The most remarkable thing about the light bulbs pictured above (click each one to enlarge) is that they worked for over 90 years. They were installed in The John Rylands Library around the time it was opened to the public on 1 January 1900, and were reputedly in good working order when they were removed from the building in 1992–95. The museum collected 11 bulbs at that time, and now five of them are going on display in Electricity: The Spark of Life at Wellcome Collection in London from 23 February.
Smog and soot clung to buildings in Victorian Manchester, darkening windows and making winter mornings gloomier. Architect Basil Champneys designed the library to let in as much natural light as possible, but it was recognised from the start that artificial light would often be required.
Most public buildings at the time had gas lighting, but for this project, started in 1890, electric lighting was chosen as a cleaner and safer option. Electric lighting had been installed in commercial premises in Manchester from 1882, and a positive impact on the health of employees had been observed, due to the absence of gas fumes or smoke. Electric lighting also reduced the fire risk to the irreplaceable library collections.
The specification for the proposed electrical installation, written in October 1893, required:
“…Thoroughly complete and perfect Installation of Incandescent Lights… to be of 100 Volts or thereabouts and arranged in simple parallel… The Lamps, Lamp holders and Shades will be supplied, but the Contractor must properly fix and connect them up”.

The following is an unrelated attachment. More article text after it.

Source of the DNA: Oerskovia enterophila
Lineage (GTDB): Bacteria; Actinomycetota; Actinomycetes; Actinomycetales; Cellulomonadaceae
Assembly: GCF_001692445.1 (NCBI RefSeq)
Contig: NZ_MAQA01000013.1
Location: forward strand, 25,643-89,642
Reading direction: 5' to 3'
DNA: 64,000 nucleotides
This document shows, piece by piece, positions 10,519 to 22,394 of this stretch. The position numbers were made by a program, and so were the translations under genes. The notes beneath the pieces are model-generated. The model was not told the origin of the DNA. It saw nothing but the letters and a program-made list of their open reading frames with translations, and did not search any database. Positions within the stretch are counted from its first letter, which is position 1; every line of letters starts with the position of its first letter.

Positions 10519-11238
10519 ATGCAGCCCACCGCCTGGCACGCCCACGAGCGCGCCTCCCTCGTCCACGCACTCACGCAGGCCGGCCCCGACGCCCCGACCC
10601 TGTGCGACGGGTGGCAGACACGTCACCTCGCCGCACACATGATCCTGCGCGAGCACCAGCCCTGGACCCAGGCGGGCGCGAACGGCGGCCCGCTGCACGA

It noted that provision should be made for at least 1,200 lights, in wall brackets and pendants. The appointed engineers, Richard Crittall & Co., London, submitted a scheme for 1,146 lights, with illumination comparable to modern 15W incandescent bulbs. The light fittings were fabricated in wrought gunmetal and bronze by JW Singer & Sons of Frome, Somerset, with a foliage design that complemented the tulip-shaped bulbs.
Two of the bulbs going on display have no maker’s marks, but the remaining three were made by Osram, Royal Ediswan and Wrendal. We know very little about this last firm, so if you do, please get in touch in the comments form below. The unmarked bulbs have horseshoe and looped carbon filaments, and are probably the oldest and most original to the opening of the building. The others were not manufactured until later in the 1900s, with tungsten filaments in a squirrel-cage design. One bulb is half blacked to provide focused light.
So, this group of five electric light bulbs probably served the readers and staff of The John Rylands Library for longer than a single lifetime. Perhaps they illuminated the desk of the ‘Red Earl’, the 5th Earl Spencer, a Liberal party politician who donated his collection of over 43,000 items to the budding library. Or perhaps they illuminated the foyer, generating remarks at the opening ceremony such as:
“The exquisite work of the interior of the building was seen to great advantage under the brilliant installation of the electric light”.
“The appearance under electric light is neither so true nor so interesting as by daylight”.
Each of these (now vintage) bulbs, with their soft, steady, warm yellow light, played a part in this grand new scheme of electric lighting.
With thanks to The John Rylands Library for access to the archive records.
Light bulb images copyright: The Board of Trustees of the Science Museum
Light bulb sketch copyright: The University of Manchester